A Linux Botnet That Spreads Using Stolen SSH Keys

ZDNet is warning that Linux users need to watch out for “a new peer-to-peer (P2P) botnet that spreads between networks using stolen SSH keys and runs its crypto-mining malware in a device’s memory.”

The Panchan P2P botnet was discovered by researchers at Akamai in March and the company is now warning it could be taking advantage of collaboration between academic institutions to spread by causing previously stolen SSH authentication keys to be shared across networks.

But rather than stealing intellectual property from these educational institutions, the Panchan botnet is using their Linux servers to mine cryptocurrency, according to Akamai… “Instead of just using brute force or dictionary attacks on randomized IP addresses like most botnets do, the malware also reads the id_rsa and known_hosts files to harvest existing credentials and use them to move laterally across the network…” Akamai found 209 peers, but only 40 of them are currently active and they were mostly located in Asia.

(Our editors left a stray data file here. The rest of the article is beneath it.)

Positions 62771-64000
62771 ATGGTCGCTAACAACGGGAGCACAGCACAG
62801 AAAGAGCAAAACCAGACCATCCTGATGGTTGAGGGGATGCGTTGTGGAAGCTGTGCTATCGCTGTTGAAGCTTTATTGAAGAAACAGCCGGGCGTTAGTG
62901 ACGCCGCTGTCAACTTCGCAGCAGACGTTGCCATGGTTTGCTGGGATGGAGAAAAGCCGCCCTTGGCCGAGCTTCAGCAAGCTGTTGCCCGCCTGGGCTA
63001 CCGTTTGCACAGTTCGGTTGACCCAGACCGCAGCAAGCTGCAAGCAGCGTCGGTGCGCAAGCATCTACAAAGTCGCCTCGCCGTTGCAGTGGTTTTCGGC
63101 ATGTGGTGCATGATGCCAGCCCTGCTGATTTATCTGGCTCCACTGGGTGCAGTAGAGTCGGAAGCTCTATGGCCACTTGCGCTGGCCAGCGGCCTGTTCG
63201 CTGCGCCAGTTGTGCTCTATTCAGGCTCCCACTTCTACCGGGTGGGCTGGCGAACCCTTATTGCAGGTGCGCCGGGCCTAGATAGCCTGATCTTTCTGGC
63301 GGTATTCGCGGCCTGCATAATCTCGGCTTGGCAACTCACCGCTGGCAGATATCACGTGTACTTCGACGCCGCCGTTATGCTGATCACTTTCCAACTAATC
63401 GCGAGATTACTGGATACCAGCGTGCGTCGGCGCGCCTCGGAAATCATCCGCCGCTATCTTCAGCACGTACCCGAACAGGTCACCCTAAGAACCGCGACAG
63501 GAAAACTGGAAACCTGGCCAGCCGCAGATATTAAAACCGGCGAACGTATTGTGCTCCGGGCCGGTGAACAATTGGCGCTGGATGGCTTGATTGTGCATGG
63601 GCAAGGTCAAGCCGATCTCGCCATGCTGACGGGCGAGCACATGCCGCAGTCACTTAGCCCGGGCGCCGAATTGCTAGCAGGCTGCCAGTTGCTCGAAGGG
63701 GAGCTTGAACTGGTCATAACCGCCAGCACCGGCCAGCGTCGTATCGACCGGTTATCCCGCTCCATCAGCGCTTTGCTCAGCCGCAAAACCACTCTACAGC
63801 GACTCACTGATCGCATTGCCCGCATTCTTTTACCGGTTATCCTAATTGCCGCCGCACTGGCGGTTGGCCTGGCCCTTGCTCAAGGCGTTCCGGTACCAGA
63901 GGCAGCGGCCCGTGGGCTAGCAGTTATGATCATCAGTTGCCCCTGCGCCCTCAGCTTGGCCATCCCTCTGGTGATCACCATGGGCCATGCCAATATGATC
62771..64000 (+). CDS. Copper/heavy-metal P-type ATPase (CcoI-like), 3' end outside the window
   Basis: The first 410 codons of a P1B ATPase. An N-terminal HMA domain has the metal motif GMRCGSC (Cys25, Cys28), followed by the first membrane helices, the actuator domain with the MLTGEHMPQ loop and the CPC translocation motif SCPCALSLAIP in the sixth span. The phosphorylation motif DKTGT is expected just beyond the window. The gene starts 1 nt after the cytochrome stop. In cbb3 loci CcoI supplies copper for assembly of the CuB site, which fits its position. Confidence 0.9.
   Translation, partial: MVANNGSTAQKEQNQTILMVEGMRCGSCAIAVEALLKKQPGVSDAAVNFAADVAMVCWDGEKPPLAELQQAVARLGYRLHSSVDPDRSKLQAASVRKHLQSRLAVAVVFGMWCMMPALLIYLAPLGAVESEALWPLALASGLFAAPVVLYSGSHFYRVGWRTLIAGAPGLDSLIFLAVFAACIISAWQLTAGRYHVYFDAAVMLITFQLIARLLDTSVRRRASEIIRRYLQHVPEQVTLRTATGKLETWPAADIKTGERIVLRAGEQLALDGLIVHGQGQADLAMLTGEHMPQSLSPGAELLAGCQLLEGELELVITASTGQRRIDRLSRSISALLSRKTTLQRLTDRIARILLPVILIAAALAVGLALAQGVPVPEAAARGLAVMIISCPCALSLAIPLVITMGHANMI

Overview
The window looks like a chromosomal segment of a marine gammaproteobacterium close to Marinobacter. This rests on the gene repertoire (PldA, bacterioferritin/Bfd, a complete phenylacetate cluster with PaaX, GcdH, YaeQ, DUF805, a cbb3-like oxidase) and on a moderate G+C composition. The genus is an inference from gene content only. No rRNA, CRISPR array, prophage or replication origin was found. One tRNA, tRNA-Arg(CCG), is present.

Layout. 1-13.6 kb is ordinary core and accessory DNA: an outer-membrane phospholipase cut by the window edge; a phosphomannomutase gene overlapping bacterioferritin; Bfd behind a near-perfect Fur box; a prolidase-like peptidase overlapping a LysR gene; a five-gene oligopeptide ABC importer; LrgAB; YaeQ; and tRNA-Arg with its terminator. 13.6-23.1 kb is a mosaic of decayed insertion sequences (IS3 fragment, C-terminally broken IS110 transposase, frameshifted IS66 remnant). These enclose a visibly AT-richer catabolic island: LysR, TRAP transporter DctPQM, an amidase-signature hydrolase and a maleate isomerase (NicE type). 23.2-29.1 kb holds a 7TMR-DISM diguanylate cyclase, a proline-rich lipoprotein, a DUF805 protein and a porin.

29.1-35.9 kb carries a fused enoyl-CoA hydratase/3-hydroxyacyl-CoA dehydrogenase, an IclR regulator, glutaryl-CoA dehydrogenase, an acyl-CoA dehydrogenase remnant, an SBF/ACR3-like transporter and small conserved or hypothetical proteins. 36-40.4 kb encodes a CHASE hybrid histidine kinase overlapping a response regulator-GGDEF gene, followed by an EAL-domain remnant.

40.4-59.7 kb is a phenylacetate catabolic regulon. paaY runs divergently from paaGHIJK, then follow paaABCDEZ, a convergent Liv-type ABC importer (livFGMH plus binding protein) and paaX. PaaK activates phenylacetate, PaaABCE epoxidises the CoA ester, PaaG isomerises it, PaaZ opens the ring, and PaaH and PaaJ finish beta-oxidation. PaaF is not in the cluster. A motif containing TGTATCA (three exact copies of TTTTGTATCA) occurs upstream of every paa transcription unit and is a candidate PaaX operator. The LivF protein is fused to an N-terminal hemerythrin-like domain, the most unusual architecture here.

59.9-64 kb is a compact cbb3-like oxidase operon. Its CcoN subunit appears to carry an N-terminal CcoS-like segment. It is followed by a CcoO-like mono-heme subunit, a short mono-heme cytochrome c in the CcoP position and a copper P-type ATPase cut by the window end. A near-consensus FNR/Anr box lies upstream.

And why is the education sector more impacted by Panchan? Akamai guesses this could be because of poor password hygiene, or that the malware moves across the network with stolen SSH keys.
Akamai writes that the malware "catches Linux termination signals (specifically SIGTERM — 0xF and SIGINT — 0x2) that are sent to it, and ignores them.

“This makes it harder to terminate the malware, but not impossible, since SIGKILL isn’t handled (because it isn’t possible, according to the POSIX standard, page 313).”

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